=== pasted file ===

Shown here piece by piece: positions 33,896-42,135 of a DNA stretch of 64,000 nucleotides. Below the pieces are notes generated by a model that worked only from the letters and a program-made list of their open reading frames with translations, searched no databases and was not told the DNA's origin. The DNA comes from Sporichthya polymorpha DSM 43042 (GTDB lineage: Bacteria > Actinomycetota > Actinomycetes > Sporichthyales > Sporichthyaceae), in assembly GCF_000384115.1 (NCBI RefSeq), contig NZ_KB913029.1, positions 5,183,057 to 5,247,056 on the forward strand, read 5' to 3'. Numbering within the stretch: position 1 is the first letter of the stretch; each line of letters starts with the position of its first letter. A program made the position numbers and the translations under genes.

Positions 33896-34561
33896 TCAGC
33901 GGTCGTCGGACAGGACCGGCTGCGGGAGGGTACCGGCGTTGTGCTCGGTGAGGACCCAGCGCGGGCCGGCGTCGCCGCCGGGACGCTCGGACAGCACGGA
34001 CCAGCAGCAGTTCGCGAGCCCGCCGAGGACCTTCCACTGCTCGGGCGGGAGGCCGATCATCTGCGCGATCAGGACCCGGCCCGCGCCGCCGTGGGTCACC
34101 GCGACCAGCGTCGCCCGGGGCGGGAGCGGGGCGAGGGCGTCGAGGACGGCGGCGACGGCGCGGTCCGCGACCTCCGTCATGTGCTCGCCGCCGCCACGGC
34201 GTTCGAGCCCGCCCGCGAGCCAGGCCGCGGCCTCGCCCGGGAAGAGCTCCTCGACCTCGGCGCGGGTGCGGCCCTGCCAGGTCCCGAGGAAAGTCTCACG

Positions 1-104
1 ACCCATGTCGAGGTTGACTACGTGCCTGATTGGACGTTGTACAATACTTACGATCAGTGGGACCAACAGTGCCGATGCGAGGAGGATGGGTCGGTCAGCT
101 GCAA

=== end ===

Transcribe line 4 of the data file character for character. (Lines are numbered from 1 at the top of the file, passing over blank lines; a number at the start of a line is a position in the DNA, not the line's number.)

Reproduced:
33901 GGTCGTCGGACAGGACCGGCTGCGGGAGGGTACCGGCGTTGTGCTCGGTGAGGACCCAGCGCGGGCCGGCGTCGCCGCCGGGACGCTCGGACAGCACGGA